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    ABSTRACT: The aim of this study was to estimate the prevalence of diabetes in the urban population living in Dakar, Senegal, and to investigate the factors associated with diabetes. Data from a 2009 survey of 600 individuals, aged 20 years or above and considered representative of the population of the city of Dakar, were evaluated. Socioeconomic characteristics, hypertension, capillary whole blood glucose, and weight and height measurements of these subjects were collected during face-to-face interviews. The statistical analyses used chi-square (chi(2)) tests and binary logistic regressions. The percentage of participants with fasting blood glucose levels greater than or equal to 1.10g/L and/or currently being treated for diabetes was 17.9% (n=107, 95% CI: 14.7-20.8). Observed rates of diabetes were significantly higher among women (chi(2)=6.3; P<0.05), in subjects aged>40 years (chi(2)=33.6; P<0.001), in those with low educational levels (chi(2)=11.9; P<0.05) and in those with hypertension (chi(2)=13.9; P<0.001), and in those who were overweight (BMI≥25kg/m(2) and<30kg/m(2)) or obese (BMI≥30kg/m(2); chi(2)=40.3; P<0.001). After adjusting for gender, age, educational level, BMI and blood pressure, the results showed that gender, age and BMI were associated with diabetes: women, older people and those with a higher BMI had significantly greater chances of being diabetic than the rest of the population, whatever their blood pressure and educational level. Diabetes is becoming a pressing public-health problem in Senegal, and the major risk factors for the increasing diabetes prevalence in the city of Dakar are gender, age and body mass index.
    Diabetes & Metabolism 04/2012; 38(4):332-6. · 2.39 Impact Factor
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    ABSTRACT: Blood donor retention represents a fundamental objective in public health. Comparison between the sociodemographic characteristics and motivational factors between lapsed and regular donors is then required. The objectives of this analysis were: (1) to compare the sociodemographic characteristics of lapsed donors and current donors; (2) to compare the motivations to donate blood expressed by lapsed and current donors. Data from a 2008 survey, representative of the population by crossed quotas method, of 1400 individuals questioned by phone were used to reach these objectives. Chi(2) tests and binary logistic regressions were used. Results show that socio-occupational categories and motivational factors are different between lapsed and regular donors. Workers, senior management and higher intellectual professions are more often lapsed than regular donors. Concerning motivations, results show that lapsed donors more frequently mention the first experience with blood donation (with colleagues, friends, and parents) than regular donors, for whom altruistic and community motivations are more frequently cited. Workers, senior management and higher intellectual professions should be targeted uppermost, in order to convert them in regular donors. Finally, concerning motivations, the social pressure applied to lapsed donors for their first blood donation appears crucial, whereas regular donors have internalized their motives, more often altruistic and community motivations.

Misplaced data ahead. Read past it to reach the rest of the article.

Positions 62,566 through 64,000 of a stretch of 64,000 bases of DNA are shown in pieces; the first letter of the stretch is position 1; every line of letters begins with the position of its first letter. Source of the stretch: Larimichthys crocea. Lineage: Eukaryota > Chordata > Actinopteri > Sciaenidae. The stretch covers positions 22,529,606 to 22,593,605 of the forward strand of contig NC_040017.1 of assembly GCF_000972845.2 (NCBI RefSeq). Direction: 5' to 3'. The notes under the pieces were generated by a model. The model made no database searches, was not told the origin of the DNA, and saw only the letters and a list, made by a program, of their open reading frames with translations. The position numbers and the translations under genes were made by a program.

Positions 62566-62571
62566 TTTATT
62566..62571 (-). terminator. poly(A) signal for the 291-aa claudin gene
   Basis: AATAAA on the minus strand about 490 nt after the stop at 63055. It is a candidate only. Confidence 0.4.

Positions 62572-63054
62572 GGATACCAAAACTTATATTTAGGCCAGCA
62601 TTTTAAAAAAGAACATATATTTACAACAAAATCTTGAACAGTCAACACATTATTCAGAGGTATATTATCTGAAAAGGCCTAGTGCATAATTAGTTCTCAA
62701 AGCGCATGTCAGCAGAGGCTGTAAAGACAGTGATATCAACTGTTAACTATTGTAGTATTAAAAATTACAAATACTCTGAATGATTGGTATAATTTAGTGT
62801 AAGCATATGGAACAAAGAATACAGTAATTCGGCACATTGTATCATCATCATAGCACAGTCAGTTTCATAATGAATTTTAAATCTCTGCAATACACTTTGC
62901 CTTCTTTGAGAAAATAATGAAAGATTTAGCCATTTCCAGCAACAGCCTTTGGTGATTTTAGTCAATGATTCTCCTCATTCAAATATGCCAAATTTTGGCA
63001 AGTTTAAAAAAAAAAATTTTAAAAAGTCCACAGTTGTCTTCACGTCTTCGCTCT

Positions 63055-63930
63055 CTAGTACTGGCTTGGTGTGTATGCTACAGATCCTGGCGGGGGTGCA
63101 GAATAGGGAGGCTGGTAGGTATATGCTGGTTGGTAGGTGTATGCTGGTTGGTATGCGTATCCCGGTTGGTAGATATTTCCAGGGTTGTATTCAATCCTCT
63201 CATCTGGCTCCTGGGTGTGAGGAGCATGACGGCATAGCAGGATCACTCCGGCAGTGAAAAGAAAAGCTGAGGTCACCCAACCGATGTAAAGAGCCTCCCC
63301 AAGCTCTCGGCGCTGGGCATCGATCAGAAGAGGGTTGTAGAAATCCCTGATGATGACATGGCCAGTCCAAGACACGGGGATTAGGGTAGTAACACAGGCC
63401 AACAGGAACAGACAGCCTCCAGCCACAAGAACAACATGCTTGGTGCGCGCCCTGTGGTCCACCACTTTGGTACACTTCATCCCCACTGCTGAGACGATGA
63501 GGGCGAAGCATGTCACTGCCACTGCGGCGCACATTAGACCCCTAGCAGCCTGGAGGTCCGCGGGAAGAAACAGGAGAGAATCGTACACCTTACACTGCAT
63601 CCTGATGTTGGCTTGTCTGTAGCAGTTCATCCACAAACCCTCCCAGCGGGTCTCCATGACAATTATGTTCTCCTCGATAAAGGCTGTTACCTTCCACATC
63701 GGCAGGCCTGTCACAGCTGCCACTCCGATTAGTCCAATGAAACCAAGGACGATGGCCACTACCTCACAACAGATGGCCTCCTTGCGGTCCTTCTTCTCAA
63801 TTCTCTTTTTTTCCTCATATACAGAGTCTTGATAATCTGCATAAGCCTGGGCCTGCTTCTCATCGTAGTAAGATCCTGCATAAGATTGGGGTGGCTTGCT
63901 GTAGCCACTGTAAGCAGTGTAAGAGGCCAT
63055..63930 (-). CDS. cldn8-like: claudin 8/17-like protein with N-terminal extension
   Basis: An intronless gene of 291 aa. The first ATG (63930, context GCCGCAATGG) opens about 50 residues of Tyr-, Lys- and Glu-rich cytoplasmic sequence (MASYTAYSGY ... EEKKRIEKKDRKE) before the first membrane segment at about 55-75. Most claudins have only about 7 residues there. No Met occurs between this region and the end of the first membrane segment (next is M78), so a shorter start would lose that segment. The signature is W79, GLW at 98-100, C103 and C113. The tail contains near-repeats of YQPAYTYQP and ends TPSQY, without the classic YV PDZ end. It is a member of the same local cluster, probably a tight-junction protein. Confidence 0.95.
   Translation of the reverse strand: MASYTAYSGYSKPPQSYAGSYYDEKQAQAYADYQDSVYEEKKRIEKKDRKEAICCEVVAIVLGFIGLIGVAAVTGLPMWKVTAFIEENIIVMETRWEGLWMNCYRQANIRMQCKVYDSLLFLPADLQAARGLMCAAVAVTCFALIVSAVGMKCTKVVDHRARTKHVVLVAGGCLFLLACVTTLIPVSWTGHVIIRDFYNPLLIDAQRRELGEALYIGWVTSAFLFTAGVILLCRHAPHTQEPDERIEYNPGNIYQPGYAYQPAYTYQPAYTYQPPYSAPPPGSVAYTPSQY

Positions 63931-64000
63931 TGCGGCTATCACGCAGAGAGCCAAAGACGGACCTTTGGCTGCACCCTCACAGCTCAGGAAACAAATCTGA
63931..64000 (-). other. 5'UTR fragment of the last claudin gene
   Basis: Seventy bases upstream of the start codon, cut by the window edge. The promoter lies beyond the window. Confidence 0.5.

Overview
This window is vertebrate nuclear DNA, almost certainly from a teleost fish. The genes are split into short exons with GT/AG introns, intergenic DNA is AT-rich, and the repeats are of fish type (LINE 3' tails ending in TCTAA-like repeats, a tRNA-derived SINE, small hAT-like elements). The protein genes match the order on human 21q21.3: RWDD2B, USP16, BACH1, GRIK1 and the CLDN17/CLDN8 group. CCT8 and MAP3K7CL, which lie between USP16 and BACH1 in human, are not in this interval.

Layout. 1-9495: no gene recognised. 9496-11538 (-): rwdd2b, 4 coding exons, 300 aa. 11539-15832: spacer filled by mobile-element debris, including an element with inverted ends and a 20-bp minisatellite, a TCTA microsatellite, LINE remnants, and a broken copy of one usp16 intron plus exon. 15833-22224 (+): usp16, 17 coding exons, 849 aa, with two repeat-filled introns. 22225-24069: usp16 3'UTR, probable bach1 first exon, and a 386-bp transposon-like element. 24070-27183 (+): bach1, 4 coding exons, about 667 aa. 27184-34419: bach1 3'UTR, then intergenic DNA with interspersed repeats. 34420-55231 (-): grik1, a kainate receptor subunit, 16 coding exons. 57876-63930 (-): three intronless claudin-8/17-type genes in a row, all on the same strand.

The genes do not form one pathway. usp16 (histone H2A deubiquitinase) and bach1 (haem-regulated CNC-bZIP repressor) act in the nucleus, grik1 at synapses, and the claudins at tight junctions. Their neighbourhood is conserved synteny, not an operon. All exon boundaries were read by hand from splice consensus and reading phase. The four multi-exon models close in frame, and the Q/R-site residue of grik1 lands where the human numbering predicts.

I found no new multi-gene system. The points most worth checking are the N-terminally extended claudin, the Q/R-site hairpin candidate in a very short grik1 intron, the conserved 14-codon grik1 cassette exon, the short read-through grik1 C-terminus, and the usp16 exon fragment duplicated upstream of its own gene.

Transfusion Clinique et Biologique 02/2012; 19(1):17-24. · 0.64 Impact Factor
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    Géraud Gourjon, Gilles Boëtsch, Anna Degioanni
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    ABSTRACT: The peopling of Comoro Archipelago is defined by successive waves of migration from three main areas: the East African Coast (Bantu-speaking populations), the Persia and Arabian Peninsula, and Southeast Asia (especially Indonesia). It follows an apparent classic trihybrid admixture model. To better understand the Comorian population admixture dynamics, we analyzed the contributions of these three historical parental components to its genetic pool. To enhance accuracy and reliability, we used both classical and molecular markers. Samples consist of published data: blood group frequencies, 14 KIR genes, 19 mitochondrial DNA SNPs (to highlight female migrations), 14 Y chromosome SNPs (male migrations). We revealed distinct admixture patterns for autosomal and uniparental markers. KIR gene frequencies had never been used to estimate admixture rates, this being a first assessment of their informative power in admixture studies. To avoid major methodological and statistical bias, we determined admixture coefficients through nine well-tried estimators and their associated software programs (ADMIX95, ADMIX, admix 2.0, LEA, LEADMIX, and Mistura). Results from mtDNA and Y chromosome markers point to an important sex-bias in the admixture event. The original Bantu gene pool received a predominant male-mediated contribution from the Arabian Peninsula and Persia, and a female-mediated contribution from Southeast Asia. Admixture rates estimated from autosomal KIR gene markers point also to an unexpected elevated Austronesian contribution.
    American Journal of Physical Anthropology 02/2011; 144(4):653-60. · 2.48 Impact Factor
  • A. Brus, G. Boëtsch